2.3 We believe that the best way to further these goals is by having both individuals and corporations collaborate on the best possible infrastructure, APIs, code, testing, and release cycles. Components must be vendor neutral and usable as core components for all.
2.4 In order to achieve a coherent architecture between Apache Xerces parsers and other components and applications, standards (formal or de facto) will be used as much as possible for both protocols and APIs. Where appropriate, experiences and lessons learned will be fed back to standards bodies in an effort to assist in the development of those standards. We will also encourage the innovation of new protocols, APIs, and components in order to seed new concepts not yet defined by standards.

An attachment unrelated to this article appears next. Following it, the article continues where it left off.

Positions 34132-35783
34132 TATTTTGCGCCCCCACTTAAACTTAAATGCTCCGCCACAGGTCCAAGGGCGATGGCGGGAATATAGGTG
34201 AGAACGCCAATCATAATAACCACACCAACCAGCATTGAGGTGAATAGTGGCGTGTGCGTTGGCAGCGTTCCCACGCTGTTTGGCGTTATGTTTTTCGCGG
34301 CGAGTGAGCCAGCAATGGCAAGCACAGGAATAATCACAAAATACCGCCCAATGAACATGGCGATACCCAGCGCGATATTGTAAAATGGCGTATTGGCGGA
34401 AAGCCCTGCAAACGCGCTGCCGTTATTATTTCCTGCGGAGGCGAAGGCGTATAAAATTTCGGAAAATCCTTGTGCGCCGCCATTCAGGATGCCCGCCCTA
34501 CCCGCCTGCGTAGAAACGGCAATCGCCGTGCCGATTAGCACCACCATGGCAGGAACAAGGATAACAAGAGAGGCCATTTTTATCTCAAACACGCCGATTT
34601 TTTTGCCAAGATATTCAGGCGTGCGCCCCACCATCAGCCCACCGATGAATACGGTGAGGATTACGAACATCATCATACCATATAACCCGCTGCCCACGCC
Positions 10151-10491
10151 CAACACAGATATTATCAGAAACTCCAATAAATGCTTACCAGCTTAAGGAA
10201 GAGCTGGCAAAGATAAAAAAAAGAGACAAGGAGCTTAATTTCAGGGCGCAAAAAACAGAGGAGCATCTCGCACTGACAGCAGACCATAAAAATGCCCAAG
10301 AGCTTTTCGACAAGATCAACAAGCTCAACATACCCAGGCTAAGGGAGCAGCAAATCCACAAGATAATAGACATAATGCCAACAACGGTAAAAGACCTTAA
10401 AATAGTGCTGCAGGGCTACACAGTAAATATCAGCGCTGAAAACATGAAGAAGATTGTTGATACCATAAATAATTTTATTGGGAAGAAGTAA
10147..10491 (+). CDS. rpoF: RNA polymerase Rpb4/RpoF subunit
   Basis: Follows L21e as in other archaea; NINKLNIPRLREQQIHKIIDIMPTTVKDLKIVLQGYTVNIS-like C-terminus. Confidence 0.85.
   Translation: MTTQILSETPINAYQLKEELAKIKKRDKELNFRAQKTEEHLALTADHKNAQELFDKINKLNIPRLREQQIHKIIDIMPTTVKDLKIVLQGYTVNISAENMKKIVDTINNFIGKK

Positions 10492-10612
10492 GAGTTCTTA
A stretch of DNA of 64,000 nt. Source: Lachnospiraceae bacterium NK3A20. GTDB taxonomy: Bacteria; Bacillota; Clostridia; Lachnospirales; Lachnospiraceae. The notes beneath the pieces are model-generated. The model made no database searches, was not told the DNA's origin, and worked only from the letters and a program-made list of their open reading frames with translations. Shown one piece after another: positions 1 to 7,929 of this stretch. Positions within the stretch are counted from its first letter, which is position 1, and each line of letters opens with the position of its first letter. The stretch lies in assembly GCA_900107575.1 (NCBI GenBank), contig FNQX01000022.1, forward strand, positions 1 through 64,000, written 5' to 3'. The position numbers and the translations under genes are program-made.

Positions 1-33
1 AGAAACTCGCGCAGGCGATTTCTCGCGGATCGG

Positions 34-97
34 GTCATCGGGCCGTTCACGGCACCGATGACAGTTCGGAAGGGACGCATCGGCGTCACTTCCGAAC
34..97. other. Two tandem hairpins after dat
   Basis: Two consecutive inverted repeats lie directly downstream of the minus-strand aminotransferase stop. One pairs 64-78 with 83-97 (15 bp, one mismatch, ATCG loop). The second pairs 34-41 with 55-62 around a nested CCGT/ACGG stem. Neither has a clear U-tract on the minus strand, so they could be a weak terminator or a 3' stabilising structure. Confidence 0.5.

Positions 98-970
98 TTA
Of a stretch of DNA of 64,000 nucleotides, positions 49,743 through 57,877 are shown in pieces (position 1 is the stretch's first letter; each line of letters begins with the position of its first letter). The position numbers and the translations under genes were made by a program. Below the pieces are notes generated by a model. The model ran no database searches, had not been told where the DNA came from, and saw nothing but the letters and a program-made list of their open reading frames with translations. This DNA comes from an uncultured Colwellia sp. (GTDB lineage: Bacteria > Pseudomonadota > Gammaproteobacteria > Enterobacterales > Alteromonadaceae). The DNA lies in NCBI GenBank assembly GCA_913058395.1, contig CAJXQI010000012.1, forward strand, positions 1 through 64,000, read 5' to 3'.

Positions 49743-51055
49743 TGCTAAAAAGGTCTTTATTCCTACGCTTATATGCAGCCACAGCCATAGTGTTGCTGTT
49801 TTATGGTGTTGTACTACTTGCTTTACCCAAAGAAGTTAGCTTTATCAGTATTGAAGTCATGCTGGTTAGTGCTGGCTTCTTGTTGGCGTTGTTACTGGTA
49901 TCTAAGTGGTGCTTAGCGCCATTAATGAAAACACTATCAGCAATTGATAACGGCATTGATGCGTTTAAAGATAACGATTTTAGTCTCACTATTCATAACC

3.1 The code base which formed the foundations of both the Xerces-Java and Xerces-C++ subprojects of the Apache XML Project was originally donated to Apache by IBM in 1999. Xerces-Perl came into existence as a subproject of the Apache XML project after the Xerces-C++ community had already matured to a significant extent. All three were subprojects of the Apache XML Project until late 2004. At this time, reflecting the growth in the Apache XML project and these communities themselves, Apache Xerces became a top-level Project of the Apache Software Foundation. Apache Xerces still shares much infrastructure with the Apache XML project and the other former subprojects of Apache XML that have become projects in their own right.
4.1 The ASF Board. The management board of the Apache Software Foundation.